The fabled author of “The Most Lamentable Comedy and Most Cruel Death of Pyramus and Thisbe.” 🤭🤣🤣🤣
…but I recorded this instead.
A soft landing…
Who would have thunk
this white sand
might be a catchment
for a dream beyond
Why do we live happily
within silly confines?
I do not know.
But look, look!
It is so!
Postscript: I recognize every Shakespearean scholar will piss on this post, my daring to say look, look, so offensive to their domain. But really: Look. Look!
Markings by man.
Most mammals use urine.
We are a curious lot,
our graffiti fundamental.
(The Flying Man, NE of Las Vegas, quite a ways off the beaten oath)
The second round of the shingles vaccination hit me like a ton of bricks. Going to put things down here and plan on returning Friday morning.
Promise to catch up with all your amazing content over the weekend.
If you really would like something to read, Try /ˌənəˈkwivək(ə)lē/. It’s a poem from before things kind of took off here. The menu also points to content that is pretty much unseen, if you look for it 😉!
Reflections on a variety of things: aesthetics, poetics, ethics, ecology, techne, and whatever else you might want to talk about
Catching the tail of the dragon is the most difficult part. Having the strength to hold on is irrelevant. When you eventually lose your grip, you will be tossed away in a most spectacular fashion. A poor metaphor for the creative process, I know, but it seems to fit my experience.
These installments, these Commonplace Capers, are meant to explore various strategies and perspectives that have supported my creative journey, with the hope that sharing might be useful to creative folks like yourself attempting to grab hold of the elusive tail.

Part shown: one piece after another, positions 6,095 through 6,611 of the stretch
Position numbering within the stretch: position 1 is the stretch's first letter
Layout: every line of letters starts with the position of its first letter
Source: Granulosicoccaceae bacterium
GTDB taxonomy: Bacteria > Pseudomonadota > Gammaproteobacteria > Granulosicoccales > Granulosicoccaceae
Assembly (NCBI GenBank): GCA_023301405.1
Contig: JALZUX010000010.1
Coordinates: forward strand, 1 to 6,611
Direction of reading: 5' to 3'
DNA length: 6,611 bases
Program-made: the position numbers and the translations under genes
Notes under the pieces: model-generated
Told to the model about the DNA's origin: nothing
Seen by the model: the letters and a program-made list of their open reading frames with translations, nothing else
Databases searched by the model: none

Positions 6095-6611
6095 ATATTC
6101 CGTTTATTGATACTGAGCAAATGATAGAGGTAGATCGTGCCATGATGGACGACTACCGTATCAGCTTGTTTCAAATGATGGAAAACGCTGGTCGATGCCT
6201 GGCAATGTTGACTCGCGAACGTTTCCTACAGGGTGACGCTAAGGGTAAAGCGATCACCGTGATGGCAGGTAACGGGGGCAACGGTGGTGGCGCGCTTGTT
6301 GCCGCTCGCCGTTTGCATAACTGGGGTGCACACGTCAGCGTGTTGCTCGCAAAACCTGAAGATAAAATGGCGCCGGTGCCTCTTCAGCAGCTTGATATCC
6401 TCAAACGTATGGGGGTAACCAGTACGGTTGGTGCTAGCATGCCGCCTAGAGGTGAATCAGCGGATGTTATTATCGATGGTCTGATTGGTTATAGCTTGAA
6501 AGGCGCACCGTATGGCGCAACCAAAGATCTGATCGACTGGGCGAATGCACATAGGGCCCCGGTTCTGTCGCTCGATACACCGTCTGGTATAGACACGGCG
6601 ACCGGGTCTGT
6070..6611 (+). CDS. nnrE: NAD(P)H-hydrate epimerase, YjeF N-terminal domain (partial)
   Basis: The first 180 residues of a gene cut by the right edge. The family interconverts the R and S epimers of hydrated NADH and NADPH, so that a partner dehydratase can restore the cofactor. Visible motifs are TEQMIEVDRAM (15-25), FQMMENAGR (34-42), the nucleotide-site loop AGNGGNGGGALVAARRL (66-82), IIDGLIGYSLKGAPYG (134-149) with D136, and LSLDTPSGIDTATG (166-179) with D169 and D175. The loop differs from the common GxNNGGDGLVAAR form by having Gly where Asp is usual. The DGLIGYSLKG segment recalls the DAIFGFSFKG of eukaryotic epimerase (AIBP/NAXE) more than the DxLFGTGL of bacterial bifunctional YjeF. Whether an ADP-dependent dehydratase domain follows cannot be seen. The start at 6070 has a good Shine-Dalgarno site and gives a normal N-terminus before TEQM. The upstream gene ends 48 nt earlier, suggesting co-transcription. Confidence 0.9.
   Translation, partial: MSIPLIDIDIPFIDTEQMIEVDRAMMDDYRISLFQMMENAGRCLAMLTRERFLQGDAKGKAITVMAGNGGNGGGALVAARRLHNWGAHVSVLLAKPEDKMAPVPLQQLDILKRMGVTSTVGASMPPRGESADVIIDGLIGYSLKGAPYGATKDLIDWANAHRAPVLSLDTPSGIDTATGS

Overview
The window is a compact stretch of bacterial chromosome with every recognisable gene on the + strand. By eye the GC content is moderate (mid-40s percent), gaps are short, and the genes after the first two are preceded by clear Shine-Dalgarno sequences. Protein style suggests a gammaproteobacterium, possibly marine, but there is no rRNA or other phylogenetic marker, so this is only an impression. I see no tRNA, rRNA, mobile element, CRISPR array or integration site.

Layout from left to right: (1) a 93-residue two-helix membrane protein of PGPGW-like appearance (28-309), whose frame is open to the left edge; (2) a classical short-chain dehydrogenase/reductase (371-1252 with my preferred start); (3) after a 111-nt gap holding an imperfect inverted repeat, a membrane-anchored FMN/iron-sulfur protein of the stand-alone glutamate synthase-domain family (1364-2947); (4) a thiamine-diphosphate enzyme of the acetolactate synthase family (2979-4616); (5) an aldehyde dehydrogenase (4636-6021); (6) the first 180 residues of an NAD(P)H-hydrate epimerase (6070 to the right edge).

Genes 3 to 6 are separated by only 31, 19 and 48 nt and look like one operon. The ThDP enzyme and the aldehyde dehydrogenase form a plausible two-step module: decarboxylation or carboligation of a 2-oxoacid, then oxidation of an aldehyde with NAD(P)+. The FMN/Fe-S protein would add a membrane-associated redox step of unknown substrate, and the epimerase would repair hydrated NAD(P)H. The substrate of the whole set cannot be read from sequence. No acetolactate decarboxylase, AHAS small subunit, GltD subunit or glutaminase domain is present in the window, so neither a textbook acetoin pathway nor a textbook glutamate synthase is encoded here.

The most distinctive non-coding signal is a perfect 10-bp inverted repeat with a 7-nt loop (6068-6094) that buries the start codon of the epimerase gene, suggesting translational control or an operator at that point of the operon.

The Beat poet Robert Creeley espoused a poetics of the “commonplace,” celebrating, as he so amazingly did, the ordinary. Has there been anything closer to Shakespeare’s Sonnets than Creeley’s For Love?
Though the slim volume by Tom Clark never seemed to gain much headway (Robert Creeley and the Genius of the American Common Place), it certainly has been a major influence on my practice. The conversations between Bob and Tom seem to make public the interlacing poetic ideation that often remain cryptic/frozen in the dozen or so volumes of the Olson/Creeley Correspondences, published by Black Sparrow back in the day
It is difficult to encapsulate Creeley’s genius, but let me just point to his description of lint as a possibility.
So these Commonplace Capers… As they unfold they might provide some insight into the creative process unfolding at Krater Café, and if really lucky, some unknown sources of material for you, material which has shaped and formed this journey.
Alan Ginsberg’s Form for the Haiku
Thanks to the guidance of David [ben Alexander] at The Skeptic’s Kaddish, I’ve been led back to an engagement with a short poetic form that has been described as the American haiku. Alan Ginsberg set down this alteration of the Japanese Classic form as The American Sentence.
As David clarifies:
- Composed in one line;
- Syllabic, 17 syllables;
- Condensed, written with no unnecessary words or articles;
- Complete sentence or sentences;
- Includes a turn or enlightenment.
As I have been engaged in crafting these over the last month, I thought it could be useful to comment on what I find so attractive about the form.
Bringing Olson’s Poetic Triad to Ginsberg’s Form
Charles Olson had a Trinitarian bent to his poetics. The more accurate definition would be triadic.
Throughout his notebooks and in the marginalia of the books he adored, you find these three words together, repeatedly:
typos, topos, tropos
The aim here will be to consider in broad strokes the value of these categories for the creative process, and specifically how it can be applied to the crafting of The American Sentence. It will not be a deep dive into the fascinating world of Olson scholarship.
Typos, or type, appears in the most general use of any categorical identification, but also in the rigorous definitions of personality types, and the cultural foundations Jung defined as the archetypes. Olson certainly had these broader definitions in play when he approached this principle. But he also took it in a surprising, visceral manner.